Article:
Monday, June 25, 2012

'Decadent Evil II' improves on the original

Decadent Evil II (2007)
Starring: Jill Michelle, Daniel Lennox, John-Paul Gates, Jessica Morris, Ricardo Gil, Mike Muscat, James C. Burns, and Rory Williamson
Director: Charles Band
Producers: Dana K. Harloe, Bill Barton, and Joe Megna
Rating: Four of Ten Stars

Kindhearted vampire Sugar (Michelle) and her would-be paramour Dex (Lennox) follow the trail of a master vampire to Little Rock, Arkansas, hoping to obtain the means to restore their deceased, vampire-hunting friend Ivan (Gil) to life. But identifying the master vampire turns out to be harder than they had imagined, and soon the hunters become the hunted.

Daniel Lennox and Jill Michelle reprise their roles from the original film

"Decadent Evil II" is an improvement over the original film in the series in several areas, but it is still a weak effort and a far cry from what we all know Charles Band is capable of delivering.

Like the first film, this one is a cheap and sleazy effort--more sleazy than actually decadent... and even more sleazy than the original because from the "gentleman's club" where most of the action takes place to the motel where the main characters are holed up, to the junkyard where the final confrontation takes place, the film has a rundown, cheap feel to it. Decadence is still somewhat in short supply, but there more evil present than in the previous film.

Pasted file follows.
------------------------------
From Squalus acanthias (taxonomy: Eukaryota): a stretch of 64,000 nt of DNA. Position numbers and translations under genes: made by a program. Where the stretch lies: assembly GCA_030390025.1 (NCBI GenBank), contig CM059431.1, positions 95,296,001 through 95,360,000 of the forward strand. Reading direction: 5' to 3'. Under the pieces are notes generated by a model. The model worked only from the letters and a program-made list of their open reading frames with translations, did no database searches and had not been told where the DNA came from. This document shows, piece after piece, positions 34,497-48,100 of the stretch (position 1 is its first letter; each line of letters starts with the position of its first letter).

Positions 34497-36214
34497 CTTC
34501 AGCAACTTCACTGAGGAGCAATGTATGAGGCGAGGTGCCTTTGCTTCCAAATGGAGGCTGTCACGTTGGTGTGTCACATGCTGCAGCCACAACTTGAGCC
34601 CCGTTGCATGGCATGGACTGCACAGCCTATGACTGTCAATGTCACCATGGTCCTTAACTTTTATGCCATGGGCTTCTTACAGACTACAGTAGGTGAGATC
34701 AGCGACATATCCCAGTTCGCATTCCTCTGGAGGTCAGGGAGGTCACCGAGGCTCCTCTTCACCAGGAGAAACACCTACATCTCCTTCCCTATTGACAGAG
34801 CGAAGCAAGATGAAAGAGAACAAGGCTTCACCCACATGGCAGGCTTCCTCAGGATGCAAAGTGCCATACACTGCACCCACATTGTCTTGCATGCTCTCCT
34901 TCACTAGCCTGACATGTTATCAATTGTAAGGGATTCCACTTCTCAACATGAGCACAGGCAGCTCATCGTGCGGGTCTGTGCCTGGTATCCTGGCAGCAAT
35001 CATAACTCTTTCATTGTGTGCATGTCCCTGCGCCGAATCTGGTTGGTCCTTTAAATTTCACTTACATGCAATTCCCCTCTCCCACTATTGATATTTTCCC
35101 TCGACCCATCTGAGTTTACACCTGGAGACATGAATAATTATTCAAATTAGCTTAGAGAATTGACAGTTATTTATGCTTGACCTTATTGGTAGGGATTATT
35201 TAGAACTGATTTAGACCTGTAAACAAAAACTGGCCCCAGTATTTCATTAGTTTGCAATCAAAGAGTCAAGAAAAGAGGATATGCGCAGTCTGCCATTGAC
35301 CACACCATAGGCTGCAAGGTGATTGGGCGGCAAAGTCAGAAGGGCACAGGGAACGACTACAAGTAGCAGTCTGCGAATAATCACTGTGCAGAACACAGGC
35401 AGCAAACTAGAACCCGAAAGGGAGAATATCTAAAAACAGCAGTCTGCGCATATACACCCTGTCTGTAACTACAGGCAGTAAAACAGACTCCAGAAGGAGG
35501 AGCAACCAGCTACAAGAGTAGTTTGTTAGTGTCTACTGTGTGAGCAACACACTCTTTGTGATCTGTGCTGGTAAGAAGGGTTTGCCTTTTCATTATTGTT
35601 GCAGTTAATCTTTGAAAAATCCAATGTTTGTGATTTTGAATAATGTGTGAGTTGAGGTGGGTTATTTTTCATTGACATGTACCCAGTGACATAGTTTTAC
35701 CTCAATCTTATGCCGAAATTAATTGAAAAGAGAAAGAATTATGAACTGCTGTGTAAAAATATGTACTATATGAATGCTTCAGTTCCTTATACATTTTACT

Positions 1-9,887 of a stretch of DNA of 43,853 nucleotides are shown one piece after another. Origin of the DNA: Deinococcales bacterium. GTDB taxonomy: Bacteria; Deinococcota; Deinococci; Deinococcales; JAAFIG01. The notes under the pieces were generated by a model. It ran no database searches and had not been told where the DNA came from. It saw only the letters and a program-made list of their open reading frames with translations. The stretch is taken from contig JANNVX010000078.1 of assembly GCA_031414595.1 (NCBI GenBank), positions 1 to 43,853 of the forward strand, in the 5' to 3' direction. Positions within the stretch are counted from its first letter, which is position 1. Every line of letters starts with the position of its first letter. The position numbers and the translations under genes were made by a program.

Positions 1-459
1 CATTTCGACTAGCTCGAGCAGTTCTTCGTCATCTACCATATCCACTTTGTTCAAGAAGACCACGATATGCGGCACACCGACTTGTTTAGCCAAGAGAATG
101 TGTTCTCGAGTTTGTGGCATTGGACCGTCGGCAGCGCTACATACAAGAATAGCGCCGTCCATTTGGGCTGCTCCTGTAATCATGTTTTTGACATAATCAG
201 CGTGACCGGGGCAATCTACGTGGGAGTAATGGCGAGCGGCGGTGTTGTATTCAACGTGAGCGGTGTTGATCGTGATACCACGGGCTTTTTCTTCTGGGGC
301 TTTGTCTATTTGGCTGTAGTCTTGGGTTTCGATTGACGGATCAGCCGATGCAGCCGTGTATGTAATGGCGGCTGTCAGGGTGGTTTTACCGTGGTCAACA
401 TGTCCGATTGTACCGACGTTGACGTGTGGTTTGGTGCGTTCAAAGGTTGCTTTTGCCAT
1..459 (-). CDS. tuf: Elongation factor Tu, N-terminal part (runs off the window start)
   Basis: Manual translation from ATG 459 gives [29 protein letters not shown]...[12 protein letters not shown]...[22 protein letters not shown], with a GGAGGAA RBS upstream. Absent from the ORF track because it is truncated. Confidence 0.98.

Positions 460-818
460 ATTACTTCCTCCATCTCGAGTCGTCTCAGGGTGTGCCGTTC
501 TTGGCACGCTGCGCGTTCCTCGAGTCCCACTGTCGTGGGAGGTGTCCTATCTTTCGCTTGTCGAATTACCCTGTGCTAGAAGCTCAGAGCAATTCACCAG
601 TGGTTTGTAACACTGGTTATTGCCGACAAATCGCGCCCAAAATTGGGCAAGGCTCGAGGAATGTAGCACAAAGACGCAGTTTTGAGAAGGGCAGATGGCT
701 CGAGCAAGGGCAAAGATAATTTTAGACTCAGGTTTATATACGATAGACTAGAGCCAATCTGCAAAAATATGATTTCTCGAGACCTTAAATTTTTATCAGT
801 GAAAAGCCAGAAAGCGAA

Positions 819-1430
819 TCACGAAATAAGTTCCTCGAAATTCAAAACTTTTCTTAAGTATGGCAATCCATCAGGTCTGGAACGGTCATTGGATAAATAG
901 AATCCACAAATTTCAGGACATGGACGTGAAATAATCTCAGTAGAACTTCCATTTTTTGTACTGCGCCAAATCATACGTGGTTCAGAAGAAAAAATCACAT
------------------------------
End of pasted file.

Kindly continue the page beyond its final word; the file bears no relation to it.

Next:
There's also a better script, with some nicely sinister bad guys and enough of them and nicely done misdirections that it's not completely obvious who the vampire lord is before the Big Reveal near the end. (That said, it turned out to be the character I thought the most probable, but dismissed because the script was by August White who has turned out some real dogs over the years. Turns out, though, that I for once was assuming sloppy randomness where some thought and honest-to-God plot was on display.)

The stronger script also results in some actual moments of horror in this film, and a general atmosphere of dread that permeates everything once the film gets going. If not for an ending that is somewhat botched story-wise, atrociously edited, and just all-around badly staged from an action point of view, this could well have earned a low Five rating instead of the Four it's getting.

The actors are all decent in their parts, even if Daniel Lennox reminds me of the bland leading men from the 1930s B-pictures I review over at Shades of Gray. Jill Michelle did a better job at playing the lead than I figured she would have based her performance in the first film, but Jessica Morris still out-shined her in the few scenes they have together; Michelle may be pretty but she doesn't have much of a screen presence. The cast and the film in general did benefit from the fact that all the characters have at least one moment of importance as the story unfolds. Even Marvin the Humonculous, who in the original was just the obligatory Band Puppet/possible toy fodder without any real purpose beyond that, serves a key role in the story. (The downside here is that he hasn't improved much as a puppet.)

This film is still a far cry from some of the great flicks during the 1990s, but if you're a fan of Charles Band, and if the preview embedded below looks at all appealing, I think you'll find the film entertaining enough, despite its terrible ending.